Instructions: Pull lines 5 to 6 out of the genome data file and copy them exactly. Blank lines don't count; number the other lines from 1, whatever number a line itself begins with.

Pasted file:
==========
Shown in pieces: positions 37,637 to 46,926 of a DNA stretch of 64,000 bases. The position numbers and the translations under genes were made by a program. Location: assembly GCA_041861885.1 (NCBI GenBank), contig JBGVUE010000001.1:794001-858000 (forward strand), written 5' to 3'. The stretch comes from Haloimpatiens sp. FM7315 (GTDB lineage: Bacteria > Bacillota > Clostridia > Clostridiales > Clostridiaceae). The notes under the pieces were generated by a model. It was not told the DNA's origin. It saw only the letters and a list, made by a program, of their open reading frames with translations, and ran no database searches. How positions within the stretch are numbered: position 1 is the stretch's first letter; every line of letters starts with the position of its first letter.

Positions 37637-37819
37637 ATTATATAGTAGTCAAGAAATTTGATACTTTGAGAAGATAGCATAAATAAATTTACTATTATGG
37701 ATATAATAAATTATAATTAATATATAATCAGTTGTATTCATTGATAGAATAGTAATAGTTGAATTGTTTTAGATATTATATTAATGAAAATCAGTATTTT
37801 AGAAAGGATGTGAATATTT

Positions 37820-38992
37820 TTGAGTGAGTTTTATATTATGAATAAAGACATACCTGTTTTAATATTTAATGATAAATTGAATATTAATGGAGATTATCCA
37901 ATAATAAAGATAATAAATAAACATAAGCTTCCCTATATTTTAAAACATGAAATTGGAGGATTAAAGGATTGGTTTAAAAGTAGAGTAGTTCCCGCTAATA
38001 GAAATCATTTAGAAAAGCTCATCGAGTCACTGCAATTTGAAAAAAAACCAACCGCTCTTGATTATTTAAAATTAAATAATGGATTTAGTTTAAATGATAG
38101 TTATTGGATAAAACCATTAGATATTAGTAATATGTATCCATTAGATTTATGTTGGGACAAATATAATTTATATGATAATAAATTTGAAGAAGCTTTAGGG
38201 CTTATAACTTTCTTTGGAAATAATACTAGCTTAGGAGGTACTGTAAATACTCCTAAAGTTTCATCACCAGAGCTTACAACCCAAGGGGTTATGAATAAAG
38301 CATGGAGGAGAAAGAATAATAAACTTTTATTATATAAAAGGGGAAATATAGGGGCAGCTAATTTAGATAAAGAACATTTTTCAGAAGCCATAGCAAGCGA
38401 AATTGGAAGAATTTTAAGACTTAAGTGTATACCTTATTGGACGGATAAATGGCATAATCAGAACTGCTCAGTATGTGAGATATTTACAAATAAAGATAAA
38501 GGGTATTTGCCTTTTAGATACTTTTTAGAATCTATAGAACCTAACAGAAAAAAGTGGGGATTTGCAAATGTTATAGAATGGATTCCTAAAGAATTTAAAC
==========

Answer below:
37801 AGAAAGGATGTGAATATTT

Positions 37820-38992